Error Code P0443 is described as the Evaporative (EVAP) Emission System Purge Control Valve Circuit. This means one of the purge valve is malfunctioning or the purge valve circuit is short or open.


The ECM operates the ground circuit to control the valve, which opens the purge valve at specific time intervals, allowing gas to get into the engine. The ECM also monitors the ground circuit for faults. If the purge solenoid is not activated, the ECM should see high voltage on the ground. If it is activated, the ECM should show the ground voltage pulled to be low and close to zero. If the ECM can’t see the expected voltages, or detected open circuit, it will trigger the error code.

In this error code, the EVAP system allows the fumes to enter the engine to be burned, rather than expelling to the atmosphere as emission. The purge valve solenoid is supplied from the switched battery voltage, which means there’s an improper flow of purge in the EVAP system. This can be caused by a defective purge valve or a shorted purge valve circuit.

Unburned drops of raw fuel are harmful for health and the environment as it can cause breathing problems and contributes to smog.

EVAP System Digram DrawingAbout the EVAP System

The job of the EVAP emission system is to capture and keep any raw fuel and fuel vapor from the fuel storage system, which includes the fuel tank, fuel neck cap and filler neck. These captured fuel vapors are sent back to the combustion process by the EVAP system, under precise operating conditions, which is dictated by the speed, load and temperature of the engine.

Common Symptoms

  • Check Engine light is on
  • Noticeable fuel odor caused by escaping water vapor
  • Rough running engine caused by stuck open purge valve (can be accompanied with different EVAP codes)
  • ”Whooshing” sound caused by excessive pressure in the gas tank when removing the cap, which indicates malfunctioning or stuck closed purge valve

Possible Causes

This error code refers to an issue with the purge control circuit, not automatically the valve. The problem is usually in the unit that houses the valve and solenoid (in the assembly), or could be a defect of a individual solenoid with purge valve or vacuum lines. This means the problem could be a result of any of the following:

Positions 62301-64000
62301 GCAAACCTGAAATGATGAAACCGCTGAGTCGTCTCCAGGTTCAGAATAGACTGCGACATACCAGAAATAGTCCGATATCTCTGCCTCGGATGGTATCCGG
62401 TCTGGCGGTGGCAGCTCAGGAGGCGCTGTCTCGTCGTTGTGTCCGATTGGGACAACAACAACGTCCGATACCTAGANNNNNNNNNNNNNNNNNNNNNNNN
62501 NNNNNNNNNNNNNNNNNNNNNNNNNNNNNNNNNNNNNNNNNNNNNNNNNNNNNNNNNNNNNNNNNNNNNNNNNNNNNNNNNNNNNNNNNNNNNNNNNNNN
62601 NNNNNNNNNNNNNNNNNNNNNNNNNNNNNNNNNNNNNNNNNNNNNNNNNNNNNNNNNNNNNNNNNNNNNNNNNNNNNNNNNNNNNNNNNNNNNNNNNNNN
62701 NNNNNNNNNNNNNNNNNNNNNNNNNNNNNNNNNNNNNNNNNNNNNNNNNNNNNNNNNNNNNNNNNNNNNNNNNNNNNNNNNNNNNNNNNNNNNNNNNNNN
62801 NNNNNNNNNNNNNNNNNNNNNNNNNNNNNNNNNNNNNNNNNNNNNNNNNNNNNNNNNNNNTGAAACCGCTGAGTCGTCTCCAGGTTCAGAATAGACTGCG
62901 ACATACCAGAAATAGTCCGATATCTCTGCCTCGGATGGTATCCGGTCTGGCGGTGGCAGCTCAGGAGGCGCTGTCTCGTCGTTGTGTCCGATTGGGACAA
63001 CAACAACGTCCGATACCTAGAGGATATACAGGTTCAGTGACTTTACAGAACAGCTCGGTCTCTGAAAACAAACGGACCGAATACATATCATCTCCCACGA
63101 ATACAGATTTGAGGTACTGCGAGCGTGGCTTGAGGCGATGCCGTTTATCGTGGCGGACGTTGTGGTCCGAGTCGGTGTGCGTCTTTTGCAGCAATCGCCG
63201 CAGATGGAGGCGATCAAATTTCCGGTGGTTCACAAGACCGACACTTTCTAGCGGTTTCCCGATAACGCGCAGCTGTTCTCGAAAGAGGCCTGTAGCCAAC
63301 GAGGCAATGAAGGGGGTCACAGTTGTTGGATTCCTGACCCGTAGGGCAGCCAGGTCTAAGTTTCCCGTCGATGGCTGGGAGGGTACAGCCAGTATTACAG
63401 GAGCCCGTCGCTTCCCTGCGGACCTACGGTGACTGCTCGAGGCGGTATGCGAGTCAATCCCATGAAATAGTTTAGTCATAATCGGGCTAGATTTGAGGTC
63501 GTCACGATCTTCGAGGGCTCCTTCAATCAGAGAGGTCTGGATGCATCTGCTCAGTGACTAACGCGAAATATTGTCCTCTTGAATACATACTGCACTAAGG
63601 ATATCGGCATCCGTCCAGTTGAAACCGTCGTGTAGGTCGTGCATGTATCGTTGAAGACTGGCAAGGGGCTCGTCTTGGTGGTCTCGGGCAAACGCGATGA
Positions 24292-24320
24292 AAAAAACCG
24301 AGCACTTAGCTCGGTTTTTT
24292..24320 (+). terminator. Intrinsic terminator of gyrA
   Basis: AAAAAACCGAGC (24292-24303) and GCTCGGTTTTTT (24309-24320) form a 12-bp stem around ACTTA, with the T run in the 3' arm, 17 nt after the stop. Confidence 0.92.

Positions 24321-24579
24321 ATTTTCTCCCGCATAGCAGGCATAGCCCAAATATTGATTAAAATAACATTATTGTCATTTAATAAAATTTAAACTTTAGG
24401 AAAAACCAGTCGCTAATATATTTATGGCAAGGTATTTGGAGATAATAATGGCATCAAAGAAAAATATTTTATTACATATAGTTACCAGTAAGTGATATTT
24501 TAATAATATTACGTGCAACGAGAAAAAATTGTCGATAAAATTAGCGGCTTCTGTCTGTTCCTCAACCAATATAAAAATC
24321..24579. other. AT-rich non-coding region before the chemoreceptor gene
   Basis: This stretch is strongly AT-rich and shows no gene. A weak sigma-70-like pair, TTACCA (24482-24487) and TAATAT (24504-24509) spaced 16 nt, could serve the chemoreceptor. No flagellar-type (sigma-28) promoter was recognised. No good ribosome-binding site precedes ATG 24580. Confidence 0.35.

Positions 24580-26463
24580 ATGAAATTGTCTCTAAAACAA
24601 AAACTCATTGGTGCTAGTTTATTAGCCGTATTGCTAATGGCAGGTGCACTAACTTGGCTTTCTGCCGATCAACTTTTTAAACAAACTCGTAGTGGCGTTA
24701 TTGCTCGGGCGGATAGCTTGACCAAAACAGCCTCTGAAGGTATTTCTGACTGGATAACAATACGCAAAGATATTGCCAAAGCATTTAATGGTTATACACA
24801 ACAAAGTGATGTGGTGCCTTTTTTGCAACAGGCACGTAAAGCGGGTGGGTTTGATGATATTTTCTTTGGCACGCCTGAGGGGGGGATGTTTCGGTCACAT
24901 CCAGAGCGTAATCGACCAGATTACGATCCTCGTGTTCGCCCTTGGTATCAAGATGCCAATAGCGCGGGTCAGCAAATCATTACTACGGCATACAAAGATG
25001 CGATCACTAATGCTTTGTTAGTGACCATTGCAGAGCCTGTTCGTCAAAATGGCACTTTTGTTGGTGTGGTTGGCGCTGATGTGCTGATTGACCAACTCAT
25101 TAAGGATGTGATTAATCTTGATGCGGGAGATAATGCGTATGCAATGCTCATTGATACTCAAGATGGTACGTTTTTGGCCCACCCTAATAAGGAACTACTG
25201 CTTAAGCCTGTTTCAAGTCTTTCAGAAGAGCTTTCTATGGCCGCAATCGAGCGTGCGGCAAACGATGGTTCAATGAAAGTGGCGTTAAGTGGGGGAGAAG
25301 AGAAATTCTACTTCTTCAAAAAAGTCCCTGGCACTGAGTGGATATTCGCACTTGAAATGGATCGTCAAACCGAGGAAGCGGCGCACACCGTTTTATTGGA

• Defective purge solenoid condition (open or internal short)
  • Worn out, broken or shorted connector caused by water intrusion
  • Chafing of wiring harness or grinding of another component, causing open or short control circuit
  • Bad driver circuit condition inside PCM (Powertrain Control Module)

How to Diagnose

Step 1 – Get the code and jot down the freeze frame info for a baseline test and to verify your repair.

Step 2 – Check all accessible components and hoses in the EVAP system. Look for any signs of wear and tear.

Step 3 – Use a scan tool and check the Fuel Tank Pressure readings. If the Fuel Tank Pressure sensor is not working properly, the system will think there is no pressure or vacuum being made when EVAP monitor is done, even if there is actually pressure/vacuum being made. The PCM depends on the Fuel Tank Pressure Sensor’s leak test data when the EVAP monitor runs.

Step 4 – Check the fuel cap and make sure it fits nicely to the fuel tank filler neck. Also, make sure the cap seal is NOT cracked or dry. If the cap is unable to hold pressure/vacuum, then it will trigger the error code.

Step 5 – Check the Purge Valve, as well as the Vent Valve. Both should be able to hold vacuum for a specified amount of time (at least 30 to 60 seconds). If one of the valves is malfunctioning, the system will not respond and/or hold the right amount of vacuum.

Step 6 – If each of the components you check seems to be working properly, then your next test should be the ‘smoke test’ for the whole EVAP system. This test will search for any hidden leaks all throughout the under components of your vehicle.

How to fix

  1. Using the error code scanning tool, activate the purge solenoid. Pay attention for clicking sounds coming from purge solenoid. The purge solenoid should click once (or repeatedly for other models).
  2. If there is no clicking sound upon using the scanning tool, then you have to disconnect the connector and check both the connector and the solenoid for signs of water, damage, etc. Then, inspect voltage of the battery through the feed wire, with the key on. If there’s voltage in the batter, then use a jumper wire to manually ground the control side to see if the valve clicks again. If it clicks, then that means your solenoid is in good condition, and the problem is in the control circuit. If it still doesn’t click after manual grounding, then you need to replace your solenoid.
  3. To diagnose your control circuit (if the result of the solenoid test is good, and you have solenoid voltage), connect the solenoid back and disconnect the control circuit (ground) wire from the ECM connector. (If you are NOT sure how to do this, then DO NOT attempt, and leave it to a professional technician).

With your ground wire removed from the ECM, turn on the key and then ground the Purge valve control unit manually. There should be a ‘click’ sound from the solenoid. If there’s none, then there might be an opening in the wiring between the solenoid and the ECM. You need to find this opening and fix it

If there is a ‘click’ sound from the solenoid however, this means the control wire connected to the solenoid is in good shape, and the problem is in the ECM purge solenoid driver circuit of the ECM.

Parting Tips

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